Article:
Guitar Caged System
What Is The Caged System: Tutorial and Interactive Tool
If you have been playing guitar for a little while there is a good chance you have seen the term CAGED, and if you haven't well you were bound to run into it. It essentially consists of learning specific chord shapes that can be applied across the fretboard.
In this case the chord shapes being the open C, A, G, E, and D.
Use the interactive tool below to see the shapes on the fretboard, or jump to the tutorial below.
This tool shows you how the Caged System works with the help of an interactive fretboard.
Click the button below and follow the step-by-step instructions. I suggest you to go back and forth to understand how the CAGED shapes overlap and connect each other. For a detailed explanation, go to the tutorial below. If you find this tool useful, check the Guitar learning software page.
Whether you play acoustic or electric, the guitar CAGED system is a method of navigating your way across the guitar. And before you can jump into some of the shapes you first need a quick review of major chords and barre chords. A major chord is made up of the first, third, and fifth notes of the major scale. So if we have a C major scale;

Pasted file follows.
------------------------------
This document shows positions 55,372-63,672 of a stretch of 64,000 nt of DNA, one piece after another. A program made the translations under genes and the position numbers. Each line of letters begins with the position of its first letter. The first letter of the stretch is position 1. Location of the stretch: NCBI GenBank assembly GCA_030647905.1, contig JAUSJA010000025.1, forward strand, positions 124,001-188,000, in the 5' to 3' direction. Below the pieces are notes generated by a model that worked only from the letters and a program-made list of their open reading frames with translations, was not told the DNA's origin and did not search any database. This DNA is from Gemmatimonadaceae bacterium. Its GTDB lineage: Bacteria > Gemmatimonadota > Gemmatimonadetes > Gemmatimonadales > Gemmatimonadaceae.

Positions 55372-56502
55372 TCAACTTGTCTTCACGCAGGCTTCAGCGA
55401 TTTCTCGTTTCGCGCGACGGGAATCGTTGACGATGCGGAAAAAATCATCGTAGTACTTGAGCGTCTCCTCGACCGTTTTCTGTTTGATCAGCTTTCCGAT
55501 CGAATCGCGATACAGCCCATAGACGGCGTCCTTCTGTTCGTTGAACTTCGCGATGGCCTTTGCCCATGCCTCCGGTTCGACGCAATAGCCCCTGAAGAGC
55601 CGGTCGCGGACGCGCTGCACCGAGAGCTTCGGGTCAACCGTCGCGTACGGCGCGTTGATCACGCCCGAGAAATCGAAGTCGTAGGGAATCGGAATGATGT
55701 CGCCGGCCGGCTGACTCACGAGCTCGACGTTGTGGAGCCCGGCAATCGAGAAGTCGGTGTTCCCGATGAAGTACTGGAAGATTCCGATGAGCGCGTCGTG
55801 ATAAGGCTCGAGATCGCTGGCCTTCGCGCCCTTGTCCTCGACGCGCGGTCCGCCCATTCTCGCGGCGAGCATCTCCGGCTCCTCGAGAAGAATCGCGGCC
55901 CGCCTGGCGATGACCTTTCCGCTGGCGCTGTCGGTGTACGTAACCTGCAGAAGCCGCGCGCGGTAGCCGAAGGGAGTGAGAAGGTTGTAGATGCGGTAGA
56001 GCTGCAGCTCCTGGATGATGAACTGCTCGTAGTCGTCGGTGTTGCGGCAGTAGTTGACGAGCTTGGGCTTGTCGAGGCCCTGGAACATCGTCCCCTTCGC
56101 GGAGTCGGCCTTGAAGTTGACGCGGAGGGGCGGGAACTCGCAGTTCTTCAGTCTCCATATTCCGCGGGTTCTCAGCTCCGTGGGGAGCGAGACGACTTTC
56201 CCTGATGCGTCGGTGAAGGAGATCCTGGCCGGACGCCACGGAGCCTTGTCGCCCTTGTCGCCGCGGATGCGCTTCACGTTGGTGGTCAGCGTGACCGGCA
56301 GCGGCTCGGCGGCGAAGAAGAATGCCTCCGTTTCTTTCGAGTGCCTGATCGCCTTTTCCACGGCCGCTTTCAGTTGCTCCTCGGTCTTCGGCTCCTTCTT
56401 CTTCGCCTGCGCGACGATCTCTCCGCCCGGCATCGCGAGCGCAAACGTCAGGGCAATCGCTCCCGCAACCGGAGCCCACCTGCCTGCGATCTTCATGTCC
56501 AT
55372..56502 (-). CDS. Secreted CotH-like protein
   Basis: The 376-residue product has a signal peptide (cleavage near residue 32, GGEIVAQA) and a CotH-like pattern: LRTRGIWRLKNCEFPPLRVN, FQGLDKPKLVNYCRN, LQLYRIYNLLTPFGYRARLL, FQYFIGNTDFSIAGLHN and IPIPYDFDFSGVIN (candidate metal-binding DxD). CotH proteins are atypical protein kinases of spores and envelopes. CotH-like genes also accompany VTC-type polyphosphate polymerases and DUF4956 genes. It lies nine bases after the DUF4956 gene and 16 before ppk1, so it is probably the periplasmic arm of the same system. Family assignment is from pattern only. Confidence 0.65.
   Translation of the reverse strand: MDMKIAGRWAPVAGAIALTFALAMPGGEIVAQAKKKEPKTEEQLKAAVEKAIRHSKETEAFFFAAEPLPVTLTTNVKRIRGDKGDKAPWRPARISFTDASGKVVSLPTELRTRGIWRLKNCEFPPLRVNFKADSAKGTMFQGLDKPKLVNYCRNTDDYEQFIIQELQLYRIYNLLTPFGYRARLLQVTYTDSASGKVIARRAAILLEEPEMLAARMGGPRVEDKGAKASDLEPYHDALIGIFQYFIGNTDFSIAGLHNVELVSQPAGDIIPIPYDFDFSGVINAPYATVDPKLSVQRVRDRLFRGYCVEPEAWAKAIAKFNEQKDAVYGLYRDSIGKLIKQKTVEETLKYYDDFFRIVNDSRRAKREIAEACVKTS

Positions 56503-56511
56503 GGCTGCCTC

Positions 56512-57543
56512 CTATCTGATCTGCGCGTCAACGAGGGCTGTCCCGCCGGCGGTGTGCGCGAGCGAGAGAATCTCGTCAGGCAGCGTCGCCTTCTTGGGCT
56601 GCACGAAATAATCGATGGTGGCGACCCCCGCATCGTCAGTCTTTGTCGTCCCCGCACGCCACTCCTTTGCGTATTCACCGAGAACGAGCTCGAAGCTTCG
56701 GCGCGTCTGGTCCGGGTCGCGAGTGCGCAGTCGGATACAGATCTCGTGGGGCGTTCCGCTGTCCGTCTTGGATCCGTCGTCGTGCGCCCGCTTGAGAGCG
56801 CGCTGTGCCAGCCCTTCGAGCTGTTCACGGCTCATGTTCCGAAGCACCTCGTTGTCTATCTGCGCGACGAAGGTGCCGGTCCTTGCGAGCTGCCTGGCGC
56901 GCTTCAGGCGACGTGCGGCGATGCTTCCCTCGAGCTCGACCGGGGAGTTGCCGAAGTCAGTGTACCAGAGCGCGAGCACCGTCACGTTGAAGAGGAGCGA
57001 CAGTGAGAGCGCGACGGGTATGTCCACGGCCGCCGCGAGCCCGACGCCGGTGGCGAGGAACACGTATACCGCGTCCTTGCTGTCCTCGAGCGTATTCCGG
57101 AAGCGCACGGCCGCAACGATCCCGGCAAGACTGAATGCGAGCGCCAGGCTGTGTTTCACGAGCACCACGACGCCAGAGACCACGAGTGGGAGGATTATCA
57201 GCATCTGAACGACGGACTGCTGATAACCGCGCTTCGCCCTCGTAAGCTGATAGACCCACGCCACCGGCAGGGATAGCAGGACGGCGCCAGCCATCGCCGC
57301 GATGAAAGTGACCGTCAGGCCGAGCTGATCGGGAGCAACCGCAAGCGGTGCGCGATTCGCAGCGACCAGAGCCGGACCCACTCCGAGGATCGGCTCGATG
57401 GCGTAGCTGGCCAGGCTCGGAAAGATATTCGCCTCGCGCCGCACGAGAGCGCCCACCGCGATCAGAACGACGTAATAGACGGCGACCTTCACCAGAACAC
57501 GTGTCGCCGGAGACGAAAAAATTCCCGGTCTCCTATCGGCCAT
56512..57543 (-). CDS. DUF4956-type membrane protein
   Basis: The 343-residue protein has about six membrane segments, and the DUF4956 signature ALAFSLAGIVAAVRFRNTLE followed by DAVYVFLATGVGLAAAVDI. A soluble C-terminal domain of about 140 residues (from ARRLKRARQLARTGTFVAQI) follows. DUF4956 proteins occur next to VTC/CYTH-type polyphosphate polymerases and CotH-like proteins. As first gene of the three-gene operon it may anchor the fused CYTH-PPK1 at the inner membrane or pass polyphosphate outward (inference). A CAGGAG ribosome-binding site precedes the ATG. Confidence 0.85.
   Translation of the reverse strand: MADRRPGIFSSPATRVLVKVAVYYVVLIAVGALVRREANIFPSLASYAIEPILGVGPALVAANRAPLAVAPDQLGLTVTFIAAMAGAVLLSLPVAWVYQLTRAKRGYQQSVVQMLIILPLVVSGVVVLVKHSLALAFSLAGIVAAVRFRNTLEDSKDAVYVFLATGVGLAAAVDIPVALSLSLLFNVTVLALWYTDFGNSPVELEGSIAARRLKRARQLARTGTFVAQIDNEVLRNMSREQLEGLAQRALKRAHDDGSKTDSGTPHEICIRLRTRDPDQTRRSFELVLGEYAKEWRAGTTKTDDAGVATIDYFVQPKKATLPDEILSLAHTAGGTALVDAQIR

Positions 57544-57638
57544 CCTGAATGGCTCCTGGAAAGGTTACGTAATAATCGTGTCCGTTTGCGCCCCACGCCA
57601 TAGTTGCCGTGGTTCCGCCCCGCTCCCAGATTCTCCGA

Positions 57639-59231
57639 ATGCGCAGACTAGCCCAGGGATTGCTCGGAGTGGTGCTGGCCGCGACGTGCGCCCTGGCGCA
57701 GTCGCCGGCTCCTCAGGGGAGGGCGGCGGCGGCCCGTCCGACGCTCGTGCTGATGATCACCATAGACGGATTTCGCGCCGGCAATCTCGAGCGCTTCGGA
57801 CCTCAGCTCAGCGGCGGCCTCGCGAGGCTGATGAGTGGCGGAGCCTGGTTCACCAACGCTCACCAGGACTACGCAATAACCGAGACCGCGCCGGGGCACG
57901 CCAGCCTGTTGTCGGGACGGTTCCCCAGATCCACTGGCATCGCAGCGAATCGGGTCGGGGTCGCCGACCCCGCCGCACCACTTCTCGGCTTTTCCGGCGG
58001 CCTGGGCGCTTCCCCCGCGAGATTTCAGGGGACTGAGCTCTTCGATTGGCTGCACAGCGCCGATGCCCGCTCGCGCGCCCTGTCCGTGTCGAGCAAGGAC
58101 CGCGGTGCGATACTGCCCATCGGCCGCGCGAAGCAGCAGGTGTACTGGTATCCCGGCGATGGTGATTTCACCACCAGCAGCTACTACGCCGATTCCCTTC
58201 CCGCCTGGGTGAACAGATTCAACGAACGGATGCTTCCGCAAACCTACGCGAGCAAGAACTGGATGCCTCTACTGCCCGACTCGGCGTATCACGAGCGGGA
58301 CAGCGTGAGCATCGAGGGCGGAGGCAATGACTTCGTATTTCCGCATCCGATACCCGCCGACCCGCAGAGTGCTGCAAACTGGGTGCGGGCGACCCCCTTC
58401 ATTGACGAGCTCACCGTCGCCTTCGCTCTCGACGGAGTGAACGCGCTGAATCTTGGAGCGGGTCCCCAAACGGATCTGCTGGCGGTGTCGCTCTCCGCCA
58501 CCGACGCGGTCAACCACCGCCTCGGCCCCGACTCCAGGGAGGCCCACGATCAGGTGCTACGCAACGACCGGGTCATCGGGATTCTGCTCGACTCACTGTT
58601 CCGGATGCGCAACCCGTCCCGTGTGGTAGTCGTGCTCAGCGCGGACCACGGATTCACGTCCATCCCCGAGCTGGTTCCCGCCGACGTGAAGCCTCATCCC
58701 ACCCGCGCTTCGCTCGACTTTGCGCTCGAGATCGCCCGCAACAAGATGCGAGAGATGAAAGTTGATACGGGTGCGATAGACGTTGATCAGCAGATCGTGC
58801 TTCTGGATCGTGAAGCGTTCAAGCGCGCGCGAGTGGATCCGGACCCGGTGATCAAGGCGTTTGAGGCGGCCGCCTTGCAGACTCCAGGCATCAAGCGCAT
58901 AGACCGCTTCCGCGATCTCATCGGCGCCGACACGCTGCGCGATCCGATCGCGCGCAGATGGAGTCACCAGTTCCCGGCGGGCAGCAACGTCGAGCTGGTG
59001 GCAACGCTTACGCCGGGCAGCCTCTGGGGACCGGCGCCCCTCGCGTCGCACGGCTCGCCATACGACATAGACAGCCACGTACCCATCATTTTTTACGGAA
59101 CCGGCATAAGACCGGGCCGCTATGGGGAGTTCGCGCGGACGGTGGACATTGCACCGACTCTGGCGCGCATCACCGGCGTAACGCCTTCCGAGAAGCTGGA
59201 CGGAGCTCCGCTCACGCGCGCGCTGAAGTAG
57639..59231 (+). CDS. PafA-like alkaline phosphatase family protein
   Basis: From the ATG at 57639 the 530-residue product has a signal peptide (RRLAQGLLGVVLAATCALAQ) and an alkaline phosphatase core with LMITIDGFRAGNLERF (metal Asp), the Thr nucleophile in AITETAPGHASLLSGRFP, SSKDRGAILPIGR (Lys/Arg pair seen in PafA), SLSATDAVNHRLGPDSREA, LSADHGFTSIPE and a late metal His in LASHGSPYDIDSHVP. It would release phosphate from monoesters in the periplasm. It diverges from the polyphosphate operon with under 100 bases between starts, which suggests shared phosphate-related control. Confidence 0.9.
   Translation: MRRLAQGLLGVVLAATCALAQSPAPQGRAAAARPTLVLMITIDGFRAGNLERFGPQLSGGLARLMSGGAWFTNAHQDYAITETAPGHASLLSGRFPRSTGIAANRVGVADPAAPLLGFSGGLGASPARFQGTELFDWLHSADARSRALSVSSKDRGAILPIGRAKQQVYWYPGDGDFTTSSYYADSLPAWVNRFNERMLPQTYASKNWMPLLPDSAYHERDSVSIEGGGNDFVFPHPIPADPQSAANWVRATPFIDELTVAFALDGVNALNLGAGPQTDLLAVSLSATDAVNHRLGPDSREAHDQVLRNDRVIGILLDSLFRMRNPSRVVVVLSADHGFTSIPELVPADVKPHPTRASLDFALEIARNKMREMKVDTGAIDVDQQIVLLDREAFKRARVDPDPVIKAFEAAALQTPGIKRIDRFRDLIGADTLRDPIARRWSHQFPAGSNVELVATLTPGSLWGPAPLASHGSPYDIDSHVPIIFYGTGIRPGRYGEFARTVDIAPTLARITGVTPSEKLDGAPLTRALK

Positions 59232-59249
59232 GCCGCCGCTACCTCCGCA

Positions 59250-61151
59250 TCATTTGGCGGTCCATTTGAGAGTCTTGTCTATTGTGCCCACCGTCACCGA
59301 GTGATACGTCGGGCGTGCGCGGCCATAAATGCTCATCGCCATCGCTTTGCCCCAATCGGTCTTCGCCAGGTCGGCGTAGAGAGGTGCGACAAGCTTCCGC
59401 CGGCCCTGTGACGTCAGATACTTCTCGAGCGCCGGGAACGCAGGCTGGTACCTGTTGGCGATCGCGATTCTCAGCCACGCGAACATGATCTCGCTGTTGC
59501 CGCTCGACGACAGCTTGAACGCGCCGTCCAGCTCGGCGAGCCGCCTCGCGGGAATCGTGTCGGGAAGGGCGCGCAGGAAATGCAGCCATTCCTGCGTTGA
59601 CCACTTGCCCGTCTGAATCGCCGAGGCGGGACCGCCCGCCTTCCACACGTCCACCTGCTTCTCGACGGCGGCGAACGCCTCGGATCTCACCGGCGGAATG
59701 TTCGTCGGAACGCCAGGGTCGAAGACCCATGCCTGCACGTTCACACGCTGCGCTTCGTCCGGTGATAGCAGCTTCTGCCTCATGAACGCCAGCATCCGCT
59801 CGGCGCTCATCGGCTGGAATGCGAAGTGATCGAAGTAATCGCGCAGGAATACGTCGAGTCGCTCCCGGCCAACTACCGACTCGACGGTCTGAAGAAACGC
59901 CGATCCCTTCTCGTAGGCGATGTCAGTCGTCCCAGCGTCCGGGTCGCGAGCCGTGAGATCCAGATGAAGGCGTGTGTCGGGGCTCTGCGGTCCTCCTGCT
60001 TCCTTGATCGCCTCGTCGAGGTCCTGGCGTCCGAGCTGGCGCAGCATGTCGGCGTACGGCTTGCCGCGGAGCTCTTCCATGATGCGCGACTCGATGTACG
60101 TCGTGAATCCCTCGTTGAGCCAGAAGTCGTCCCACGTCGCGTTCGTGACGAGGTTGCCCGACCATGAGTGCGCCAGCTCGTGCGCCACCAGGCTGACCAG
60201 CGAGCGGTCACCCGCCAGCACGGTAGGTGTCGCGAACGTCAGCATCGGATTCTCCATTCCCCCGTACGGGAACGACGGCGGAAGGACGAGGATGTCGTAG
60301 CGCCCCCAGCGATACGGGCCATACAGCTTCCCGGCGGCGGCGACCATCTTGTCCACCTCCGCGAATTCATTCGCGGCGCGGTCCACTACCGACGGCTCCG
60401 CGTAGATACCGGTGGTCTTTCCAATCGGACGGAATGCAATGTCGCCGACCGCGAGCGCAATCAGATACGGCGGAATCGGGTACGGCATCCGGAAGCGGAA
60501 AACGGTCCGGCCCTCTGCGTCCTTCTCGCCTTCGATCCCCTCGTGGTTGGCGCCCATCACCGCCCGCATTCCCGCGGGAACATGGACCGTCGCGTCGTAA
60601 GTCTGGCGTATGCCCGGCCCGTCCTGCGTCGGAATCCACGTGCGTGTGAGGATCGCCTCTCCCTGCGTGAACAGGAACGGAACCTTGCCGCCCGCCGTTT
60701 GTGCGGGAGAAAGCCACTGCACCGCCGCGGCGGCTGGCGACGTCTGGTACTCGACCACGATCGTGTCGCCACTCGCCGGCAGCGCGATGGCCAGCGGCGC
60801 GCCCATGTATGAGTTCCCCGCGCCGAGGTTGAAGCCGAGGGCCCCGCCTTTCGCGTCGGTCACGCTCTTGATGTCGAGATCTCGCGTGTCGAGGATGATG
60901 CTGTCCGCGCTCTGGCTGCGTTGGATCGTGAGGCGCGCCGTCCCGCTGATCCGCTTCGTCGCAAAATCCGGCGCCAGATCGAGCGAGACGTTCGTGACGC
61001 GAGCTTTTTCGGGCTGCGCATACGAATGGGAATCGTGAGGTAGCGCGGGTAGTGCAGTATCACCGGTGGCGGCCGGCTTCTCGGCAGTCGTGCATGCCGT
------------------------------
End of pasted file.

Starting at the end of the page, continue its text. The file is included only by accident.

The C major chord is made up of C (first), E (third), and G (fifth). One of the first chords you learn is the open C X32010, it's called an open chord because a couple strings are not played.
X32010 is a quick system to denote a chord fingering: it tells you which frets to press, from the E low string (6th) to the E high string (1st). So X32010 means: mute (X) the E low string, press fret 3 of the A string, press fret 2 of the D string, let the G string ring open, press fret 1 of the B string, and let the E high string ring open.
Now imagine if you could take the nut and move it up one fret and with the same shape make a C# major.
Well we can't move the nut, but we can simulate it with our index finger.
This is called a barre chord, taking your index finger and placing it across all six strings and then playing the same chord shape.
If we barre the second fret and play this same C shape, we will have a D chord. Barre chords are not easy, they take a lot of practice and exercises to strengthen your finger.
The picture below shows you the 5 shapes that are the foundation of the Caged System. Notice how they overlap along the fretboard:
Guitar Caged Fretboard Map. Go here if you need help read chord diagrams
Below are the five basic shapes to learn. Once you know the shape, you can apply it anywhere along the fretboard assuming you barre the chord right.
But you don't just want to know the shape, you want to memorize where the first, third, and fifth are.